Medicaid expansion in Colorado could add 160,000 to program

The Colorado State Legislature voted in May to expand Medicaid to potentially 160,000 additional low-income people in the state. The expansion is part of the Affordable Care Act passed in 2010, but the U.S. Supreme Court gave states the right to opt in or out.

Beginning Jan. 1, 2014, Coloradans with income up to 133 percent of the federal poverty level will be eligible for health care under Medicaid. That translates to about $31,300 for a family of four or $15,300 for an individual, according to the Colorado Department of Health Care Policy and Financing. Currently, only those at 100 percent or less of the federal poverty level qualify for Medicaid.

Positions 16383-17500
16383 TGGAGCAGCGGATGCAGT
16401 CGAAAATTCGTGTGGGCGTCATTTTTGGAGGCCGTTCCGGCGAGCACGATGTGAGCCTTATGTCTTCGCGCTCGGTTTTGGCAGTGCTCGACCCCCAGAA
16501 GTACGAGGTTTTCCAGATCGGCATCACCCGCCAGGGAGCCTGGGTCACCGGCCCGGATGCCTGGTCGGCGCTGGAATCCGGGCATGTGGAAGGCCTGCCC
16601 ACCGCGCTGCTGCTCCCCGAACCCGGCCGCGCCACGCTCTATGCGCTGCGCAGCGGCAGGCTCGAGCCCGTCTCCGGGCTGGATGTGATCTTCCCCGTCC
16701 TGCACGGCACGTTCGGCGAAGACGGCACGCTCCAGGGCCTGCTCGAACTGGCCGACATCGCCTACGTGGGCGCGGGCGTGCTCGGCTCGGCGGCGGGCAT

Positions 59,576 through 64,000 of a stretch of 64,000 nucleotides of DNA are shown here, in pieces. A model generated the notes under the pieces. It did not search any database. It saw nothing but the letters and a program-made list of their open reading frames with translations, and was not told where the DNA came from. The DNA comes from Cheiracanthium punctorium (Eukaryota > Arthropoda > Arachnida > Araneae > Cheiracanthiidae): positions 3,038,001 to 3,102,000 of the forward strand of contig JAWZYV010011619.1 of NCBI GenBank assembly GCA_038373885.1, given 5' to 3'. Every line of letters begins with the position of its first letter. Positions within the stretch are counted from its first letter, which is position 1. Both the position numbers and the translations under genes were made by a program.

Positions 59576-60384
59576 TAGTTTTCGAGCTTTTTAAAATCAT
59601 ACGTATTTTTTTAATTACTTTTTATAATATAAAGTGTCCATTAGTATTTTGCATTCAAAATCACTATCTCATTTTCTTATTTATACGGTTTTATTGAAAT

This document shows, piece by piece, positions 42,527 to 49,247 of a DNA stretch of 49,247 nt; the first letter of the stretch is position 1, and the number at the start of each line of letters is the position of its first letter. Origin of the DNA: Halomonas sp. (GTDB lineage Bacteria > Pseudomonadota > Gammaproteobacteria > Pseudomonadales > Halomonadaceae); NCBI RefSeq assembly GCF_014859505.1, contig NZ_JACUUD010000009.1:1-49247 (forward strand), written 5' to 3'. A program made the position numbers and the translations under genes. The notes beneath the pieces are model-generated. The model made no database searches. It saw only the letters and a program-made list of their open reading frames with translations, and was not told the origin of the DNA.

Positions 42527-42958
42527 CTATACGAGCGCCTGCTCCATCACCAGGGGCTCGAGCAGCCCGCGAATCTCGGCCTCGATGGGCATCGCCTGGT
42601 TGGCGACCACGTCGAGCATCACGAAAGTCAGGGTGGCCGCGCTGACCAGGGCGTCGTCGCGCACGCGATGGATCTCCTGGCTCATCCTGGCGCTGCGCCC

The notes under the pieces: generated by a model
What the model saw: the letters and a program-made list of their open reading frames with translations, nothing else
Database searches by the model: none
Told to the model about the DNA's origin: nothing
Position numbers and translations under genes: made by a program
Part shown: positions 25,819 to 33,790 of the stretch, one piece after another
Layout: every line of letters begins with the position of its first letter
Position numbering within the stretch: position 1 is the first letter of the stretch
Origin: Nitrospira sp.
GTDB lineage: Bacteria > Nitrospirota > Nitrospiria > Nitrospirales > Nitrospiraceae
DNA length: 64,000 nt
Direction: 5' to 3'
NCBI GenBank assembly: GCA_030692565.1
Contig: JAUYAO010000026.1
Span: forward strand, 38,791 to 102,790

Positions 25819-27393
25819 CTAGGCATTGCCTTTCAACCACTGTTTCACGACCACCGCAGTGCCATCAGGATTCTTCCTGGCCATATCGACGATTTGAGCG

Childless adults and adults without a dependent child are included in Colorado’s Medicaid coverage.

The federal government will pick up the tab for the expansion for the first three years, and after that states will be responsible for the cost. One source of funding for the expansion is the hospital provider fee, authorized in Colorado in 2009, which is matched by federal dollars.
Gov. John Hickenlooper estimates the additional cost to Medicaid at $128 million over the next 10 years, but he has said that potential savings in the program will more than pay for the expansion. Critics of the expanded program have said costs will be much higher.

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